But just this week there was another article this time about electronics that use much less power than normal transistors. Achieving this in Internet of Thing (IoT) type sensors would take the computations/joule up by a orders of magnitude, not just ~1.6X as in Koomley’s law, although how long it will take to come out commercially is another issue

This new technology is called sub-threshold transistors and they use much less power than normal transistors. The article in MIT Technical Review, A batteryless sensor chip for the IoT, discusses the phenomenon used by sub-threshold transistors that normal transistors, even when they are technically in the “off” state, leak some amount of current.  This CMOS transistor parasitic leakage had been considered a current drain that couldn’t be eliminated and as such, wasted energy up until recently.

Not so any longer, with the new sub-threshold transistor design paradigm, electronics  could now take advantage of this “leakage” current to perform actual computations. And that opens up a whole new level of IoT sensors that could be deployed.

Prototype sub-threshold circuits coming out

One company PsiKick is using this phenomenon to design ASIC/chips that, depending on the application, using sub-threshold transistors plus extensive power reduction design techniques, only use 0.1 to 1% of the energy of similar functioning chips. Their first prototype was a portable EKG that uses body heat to power itself with a thermo-electric generator rather than a battery.  The prototype was just a proof of concept but they seem to be at work trying to open the technology to broader applications.

One serious consideration limiting the types of sensors that could be deployed in IoT applications was how to get power to these sensors. The other thing was how to get information out of the sensor and out to the real world.  There are a few ways to attack the power issue for IoT sensors, creating more efficient electronics, more effective/long lasting batteries, and smaller electronic generators. Sub-threshold transistor electronics takes a major leap forward to more efficient electronics.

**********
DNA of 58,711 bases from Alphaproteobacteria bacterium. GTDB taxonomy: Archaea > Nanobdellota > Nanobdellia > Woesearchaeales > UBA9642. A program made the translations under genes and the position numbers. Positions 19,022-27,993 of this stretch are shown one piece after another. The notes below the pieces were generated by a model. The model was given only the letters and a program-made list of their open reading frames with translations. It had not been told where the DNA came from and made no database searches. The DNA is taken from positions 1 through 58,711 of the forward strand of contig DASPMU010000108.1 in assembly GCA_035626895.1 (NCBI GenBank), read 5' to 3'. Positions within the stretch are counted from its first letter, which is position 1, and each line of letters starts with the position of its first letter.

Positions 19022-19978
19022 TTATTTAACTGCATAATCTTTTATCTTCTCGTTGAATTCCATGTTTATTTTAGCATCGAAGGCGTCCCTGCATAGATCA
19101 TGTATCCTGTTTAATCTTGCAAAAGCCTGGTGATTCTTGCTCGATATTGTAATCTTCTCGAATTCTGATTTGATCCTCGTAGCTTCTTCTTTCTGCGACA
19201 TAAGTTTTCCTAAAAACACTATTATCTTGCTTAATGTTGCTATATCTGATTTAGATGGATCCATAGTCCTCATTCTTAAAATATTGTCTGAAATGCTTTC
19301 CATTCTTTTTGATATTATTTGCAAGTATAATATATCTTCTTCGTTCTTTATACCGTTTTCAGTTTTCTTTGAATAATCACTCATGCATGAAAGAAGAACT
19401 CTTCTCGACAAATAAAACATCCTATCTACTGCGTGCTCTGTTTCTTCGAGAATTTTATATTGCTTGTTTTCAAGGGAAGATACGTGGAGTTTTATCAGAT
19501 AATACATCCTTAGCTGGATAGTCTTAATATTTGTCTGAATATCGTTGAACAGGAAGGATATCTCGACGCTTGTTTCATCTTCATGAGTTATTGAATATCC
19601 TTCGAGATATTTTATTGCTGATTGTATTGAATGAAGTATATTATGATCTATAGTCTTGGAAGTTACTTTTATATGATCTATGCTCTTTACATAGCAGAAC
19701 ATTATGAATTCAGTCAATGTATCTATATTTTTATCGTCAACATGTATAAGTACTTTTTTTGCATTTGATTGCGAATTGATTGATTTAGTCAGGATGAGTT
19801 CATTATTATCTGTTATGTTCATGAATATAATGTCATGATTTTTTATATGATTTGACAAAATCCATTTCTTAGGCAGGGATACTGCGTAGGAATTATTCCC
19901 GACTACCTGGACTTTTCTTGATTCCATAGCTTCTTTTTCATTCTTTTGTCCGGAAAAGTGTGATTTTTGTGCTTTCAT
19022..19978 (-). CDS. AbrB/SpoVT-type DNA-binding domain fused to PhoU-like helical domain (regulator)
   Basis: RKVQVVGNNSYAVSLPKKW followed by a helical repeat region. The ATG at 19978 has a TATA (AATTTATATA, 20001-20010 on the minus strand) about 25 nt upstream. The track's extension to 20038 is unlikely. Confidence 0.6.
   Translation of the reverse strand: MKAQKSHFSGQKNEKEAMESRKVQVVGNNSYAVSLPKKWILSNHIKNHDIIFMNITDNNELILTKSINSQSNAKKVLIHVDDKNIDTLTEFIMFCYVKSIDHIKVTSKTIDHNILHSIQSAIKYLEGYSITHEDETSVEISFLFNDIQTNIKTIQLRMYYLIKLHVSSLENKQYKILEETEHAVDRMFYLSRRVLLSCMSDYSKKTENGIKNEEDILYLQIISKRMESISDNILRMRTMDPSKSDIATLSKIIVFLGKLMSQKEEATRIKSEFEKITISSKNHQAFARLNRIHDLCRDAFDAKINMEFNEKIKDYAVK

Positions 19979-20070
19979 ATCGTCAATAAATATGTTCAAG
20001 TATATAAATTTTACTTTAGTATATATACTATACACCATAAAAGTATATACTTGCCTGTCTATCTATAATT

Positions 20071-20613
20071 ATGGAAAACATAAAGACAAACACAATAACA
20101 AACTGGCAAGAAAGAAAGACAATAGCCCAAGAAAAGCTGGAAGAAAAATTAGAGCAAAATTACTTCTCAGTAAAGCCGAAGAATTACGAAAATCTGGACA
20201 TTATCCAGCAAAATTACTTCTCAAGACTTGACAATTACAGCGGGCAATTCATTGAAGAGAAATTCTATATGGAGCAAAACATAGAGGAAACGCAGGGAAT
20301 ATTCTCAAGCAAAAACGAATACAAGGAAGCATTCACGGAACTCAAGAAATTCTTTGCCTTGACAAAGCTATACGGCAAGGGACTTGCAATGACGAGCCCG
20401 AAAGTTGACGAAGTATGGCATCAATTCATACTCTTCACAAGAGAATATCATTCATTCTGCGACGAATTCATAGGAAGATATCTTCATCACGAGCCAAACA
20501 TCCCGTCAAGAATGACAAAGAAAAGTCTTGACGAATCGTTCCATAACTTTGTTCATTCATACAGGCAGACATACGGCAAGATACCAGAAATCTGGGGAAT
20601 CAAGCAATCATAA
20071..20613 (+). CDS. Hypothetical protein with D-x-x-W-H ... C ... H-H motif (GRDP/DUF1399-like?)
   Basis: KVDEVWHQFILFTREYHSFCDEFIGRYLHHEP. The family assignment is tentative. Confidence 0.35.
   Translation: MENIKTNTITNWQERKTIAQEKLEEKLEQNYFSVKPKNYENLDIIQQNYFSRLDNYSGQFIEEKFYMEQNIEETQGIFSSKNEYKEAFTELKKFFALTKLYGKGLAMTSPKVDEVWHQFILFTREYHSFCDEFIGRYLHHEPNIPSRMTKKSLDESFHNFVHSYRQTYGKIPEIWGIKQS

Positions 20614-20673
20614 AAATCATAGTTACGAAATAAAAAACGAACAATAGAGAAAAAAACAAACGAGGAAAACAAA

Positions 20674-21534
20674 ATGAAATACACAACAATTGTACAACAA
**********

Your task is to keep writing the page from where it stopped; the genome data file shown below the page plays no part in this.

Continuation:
In my previous post we discussed ways to construct smaller electronic generators used by low-power systems/chips. One approach highlighted in that paper used small antennas to extract power from ambient radio waves. But that’s not the only way to generate small amounts of power. I have also heard of piezoelectric generators that use force and movement (such as foot falls) to generate energy. And of course, small solar panels could do the same trick.

Any of these micro energy generators could be made to work, and together with the ability to design circuits that use 0.1 to 1% of the electricity used by normal circuits, this  should just about eliminate any computational/power limits to the sorts of IoT sensors that could be deployed.

What about non-sensor/non-IoT electronics?

Not sure if this works for IoT sensors why it couldn’t be used for something more substantial like mobile/smart phones, desktop computers, enterprise servers, etc. To that end, it seems that ARM Holdings and IMEC are also looking at the technology.

Only a couple of years ago, everybody was up in arms about all the energy consumption of server farms, especially on the west coast of the USA. But with this sort of sub-threshold transistor electronics coming online, maybe servers could run on ambient radio wave energy, data centers could run desktop computers and led lighting off of thermo-electric generators inside their heat exchangers, and iPhones could run off of accelerometer piezoelectric generators using the motion a phone undergoes while sitting in a pocket of a moving person.

Almost gives the impression of perpetual motion machines but rather than motion we are talking electronics, sort of like perpetual electronics…

So can a no-battery iPhone be in our future, I wouldn’t bet against it. Remember, the compute engine inside all iPhones is based on ARM technology.

Comments?

Photo credit(s): Intel Free Press: Joshua R. Smith holding a sensor